Bob Stellick
By Bob Stellick on November 23, 2021

Preventing Unintended Disclosure with ILINX

If you are like most when you hear the words “data breach,” you think of the prominent examples in the news involving millions of records compromised due to a data intrusion. These are typically a result of hacking, malware, or social engineering.

Although serious, these have often exposed email addresses and passwords instead of directly exposing more readily usable sensitive data like your full name and home address. Most of the Data Loss Prevention (DLP) tools you will typically hear about focus on preventing these more significant breaches.

However, did you know that “unintended disclosure” also comprises a significant amount of lost confidential or sensitive data (PII, PCI, PHI, etc.)? Unintended disclosure generally involves human error, data and document mishandling, accidental disclosure of information, basic theft, etc.

Cause aside, according to a Ponemon Institute – 2020 Cost of a Data Breach Report, “the average total cost of a data breach is USD 3.86 million.” The costs to the individuals directly impacted by identity theft and fraud are $100’s to $1000’s per incident, with more than $1.9B total reported in 2019 (Insurance Information Institute).

The sectors most frequently involved in unintended disclosure incidents are government/public, educational, financial, health care, and non-profits. The ILINX Platform and DLP solution can help safeguard against the unintentional disclosure of “personally identifiable information” (PII) stored within enterprise content.

As defined by the US Department of Labor (DOL), PII is “Any representation of information that permits the identity of an individual to whom the information applies to be reasonably inferred by either direct or indirect means.” The most referred to PII examples include Full Name, SSN, Address, DOB, Credit Card Number, and Driver’s License.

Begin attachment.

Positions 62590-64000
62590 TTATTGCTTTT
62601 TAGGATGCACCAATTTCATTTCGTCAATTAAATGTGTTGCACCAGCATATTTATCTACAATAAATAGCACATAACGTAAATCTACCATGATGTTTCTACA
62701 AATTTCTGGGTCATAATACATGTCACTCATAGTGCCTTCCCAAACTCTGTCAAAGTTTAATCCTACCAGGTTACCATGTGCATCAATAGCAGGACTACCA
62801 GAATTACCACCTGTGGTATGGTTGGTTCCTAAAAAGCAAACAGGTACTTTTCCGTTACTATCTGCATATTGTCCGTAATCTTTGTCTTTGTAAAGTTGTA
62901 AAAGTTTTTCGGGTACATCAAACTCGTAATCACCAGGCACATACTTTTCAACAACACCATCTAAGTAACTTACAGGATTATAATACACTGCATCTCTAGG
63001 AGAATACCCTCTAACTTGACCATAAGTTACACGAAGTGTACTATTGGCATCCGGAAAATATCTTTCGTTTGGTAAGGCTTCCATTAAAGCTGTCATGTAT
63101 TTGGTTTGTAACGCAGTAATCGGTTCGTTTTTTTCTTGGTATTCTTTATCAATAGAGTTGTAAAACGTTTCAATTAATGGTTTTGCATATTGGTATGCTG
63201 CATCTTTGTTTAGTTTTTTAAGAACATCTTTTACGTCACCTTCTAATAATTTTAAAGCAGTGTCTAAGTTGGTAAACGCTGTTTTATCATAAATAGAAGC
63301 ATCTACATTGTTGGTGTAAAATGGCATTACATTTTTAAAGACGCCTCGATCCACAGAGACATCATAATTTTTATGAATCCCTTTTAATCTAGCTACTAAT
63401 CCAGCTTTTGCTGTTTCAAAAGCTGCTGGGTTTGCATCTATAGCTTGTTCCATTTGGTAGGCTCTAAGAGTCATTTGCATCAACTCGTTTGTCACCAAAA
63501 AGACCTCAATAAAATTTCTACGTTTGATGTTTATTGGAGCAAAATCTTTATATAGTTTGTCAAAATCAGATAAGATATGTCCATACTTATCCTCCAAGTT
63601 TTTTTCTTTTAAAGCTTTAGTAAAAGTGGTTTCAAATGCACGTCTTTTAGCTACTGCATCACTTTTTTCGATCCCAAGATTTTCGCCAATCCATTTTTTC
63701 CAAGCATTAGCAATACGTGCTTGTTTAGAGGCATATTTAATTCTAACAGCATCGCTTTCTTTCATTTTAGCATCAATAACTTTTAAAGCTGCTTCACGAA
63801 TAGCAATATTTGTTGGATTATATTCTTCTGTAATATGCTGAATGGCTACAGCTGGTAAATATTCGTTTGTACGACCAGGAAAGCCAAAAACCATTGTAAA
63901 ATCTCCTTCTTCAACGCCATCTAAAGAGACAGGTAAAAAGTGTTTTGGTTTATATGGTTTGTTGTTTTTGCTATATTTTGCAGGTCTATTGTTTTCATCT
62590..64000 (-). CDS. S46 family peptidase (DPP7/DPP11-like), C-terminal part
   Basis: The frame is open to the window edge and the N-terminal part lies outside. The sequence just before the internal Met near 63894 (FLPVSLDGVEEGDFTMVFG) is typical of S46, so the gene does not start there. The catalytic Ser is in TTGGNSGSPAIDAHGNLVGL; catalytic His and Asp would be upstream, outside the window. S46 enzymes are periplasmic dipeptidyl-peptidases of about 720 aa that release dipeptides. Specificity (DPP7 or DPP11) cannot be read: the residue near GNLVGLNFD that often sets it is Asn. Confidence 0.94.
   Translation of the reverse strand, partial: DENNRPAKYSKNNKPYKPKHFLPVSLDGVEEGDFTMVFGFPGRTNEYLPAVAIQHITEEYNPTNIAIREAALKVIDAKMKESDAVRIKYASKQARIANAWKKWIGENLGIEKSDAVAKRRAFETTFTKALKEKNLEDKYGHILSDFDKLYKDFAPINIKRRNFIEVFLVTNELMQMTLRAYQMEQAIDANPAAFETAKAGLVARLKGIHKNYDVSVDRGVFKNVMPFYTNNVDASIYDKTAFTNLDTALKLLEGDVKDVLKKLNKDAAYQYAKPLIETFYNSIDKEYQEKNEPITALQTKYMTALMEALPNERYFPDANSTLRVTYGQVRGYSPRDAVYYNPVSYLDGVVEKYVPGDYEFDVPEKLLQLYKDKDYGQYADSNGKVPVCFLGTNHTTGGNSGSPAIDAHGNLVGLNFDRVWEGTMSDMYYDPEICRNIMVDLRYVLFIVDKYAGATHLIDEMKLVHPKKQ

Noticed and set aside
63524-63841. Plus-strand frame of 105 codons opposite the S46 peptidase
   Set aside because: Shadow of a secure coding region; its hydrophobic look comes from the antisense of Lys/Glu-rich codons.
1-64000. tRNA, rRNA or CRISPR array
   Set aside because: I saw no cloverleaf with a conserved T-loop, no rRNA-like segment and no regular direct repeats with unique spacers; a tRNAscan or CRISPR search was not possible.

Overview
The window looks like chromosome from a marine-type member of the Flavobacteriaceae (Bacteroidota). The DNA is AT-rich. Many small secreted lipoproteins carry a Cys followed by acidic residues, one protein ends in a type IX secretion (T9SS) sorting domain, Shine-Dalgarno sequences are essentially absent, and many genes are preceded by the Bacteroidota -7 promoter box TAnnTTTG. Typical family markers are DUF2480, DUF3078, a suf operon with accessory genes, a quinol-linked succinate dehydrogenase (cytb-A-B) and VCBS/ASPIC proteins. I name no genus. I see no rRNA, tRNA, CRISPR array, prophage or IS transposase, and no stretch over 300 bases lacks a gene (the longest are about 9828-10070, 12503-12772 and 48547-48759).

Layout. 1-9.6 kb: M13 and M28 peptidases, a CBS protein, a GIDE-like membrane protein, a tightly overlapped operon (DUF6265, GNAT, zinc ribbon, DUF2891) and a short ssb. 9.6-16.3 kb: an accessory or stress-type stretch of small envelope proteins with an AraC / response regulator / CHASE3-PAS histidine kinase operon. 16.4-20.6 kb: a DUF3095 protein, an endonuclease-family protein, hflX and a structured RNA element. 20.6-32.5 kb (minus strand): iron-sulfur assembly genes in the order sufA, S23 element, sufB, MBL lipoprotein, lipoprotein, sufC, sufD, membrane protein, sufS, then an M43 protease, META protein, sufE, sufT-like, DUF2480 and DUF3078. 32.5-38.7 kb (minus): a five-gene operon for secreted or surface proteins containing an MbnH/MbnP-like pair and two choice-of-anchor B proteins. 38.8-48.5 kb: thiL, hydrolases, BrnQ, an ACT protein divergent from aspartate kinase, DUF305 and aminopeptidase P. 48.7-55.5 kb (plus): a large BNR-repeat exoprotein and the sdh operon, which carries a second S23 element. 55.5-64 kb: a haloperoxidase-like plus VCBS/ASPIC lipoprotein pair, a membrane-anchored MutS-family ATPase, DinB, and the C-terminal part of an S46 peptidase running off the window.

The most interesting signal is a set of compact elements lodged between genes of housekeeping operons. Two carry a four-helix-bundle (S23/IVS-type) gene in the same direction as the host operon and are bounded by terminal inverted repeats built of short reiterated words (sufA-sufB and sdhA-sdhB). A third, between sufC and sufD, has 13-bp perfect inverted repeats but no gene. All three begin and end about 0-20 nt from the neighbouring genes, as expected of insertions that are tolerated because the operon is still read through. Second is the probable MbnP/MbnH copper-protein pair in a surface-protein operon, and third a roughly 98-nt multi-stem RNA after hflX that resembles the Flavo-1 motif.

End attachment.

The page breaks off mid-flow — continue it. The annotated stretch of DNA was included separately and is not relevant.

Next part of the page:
Data is also PII if it contains one of those values combined with other indirect identification data points such as gender, race, ethnicity, and general geography. The DOL more broadly defines PII as any unique identifying value or combination of data that would allow you to contact a specific individual physically or online. PCI and PHI refer to similar data related to Payment Card and Protected Health information.

Preventing unintended disclosure was challenging before COVID-19, when people primarily worked from within the company facility’s controls and walls. Even then, the content was not typically shared outside of the enterprise without a fair amount of policy, procedure, and thought. In our current work-from-home environment, we are external from some of the office’s safeguards and inherently more at risk.

Recent Stanford Research shows that almost twice as many employees currently work from home than at a workplace. The problem of unintended disclosure gets even more complicated going forward into the inevitable “Work from Anywhere” (WFA) culture.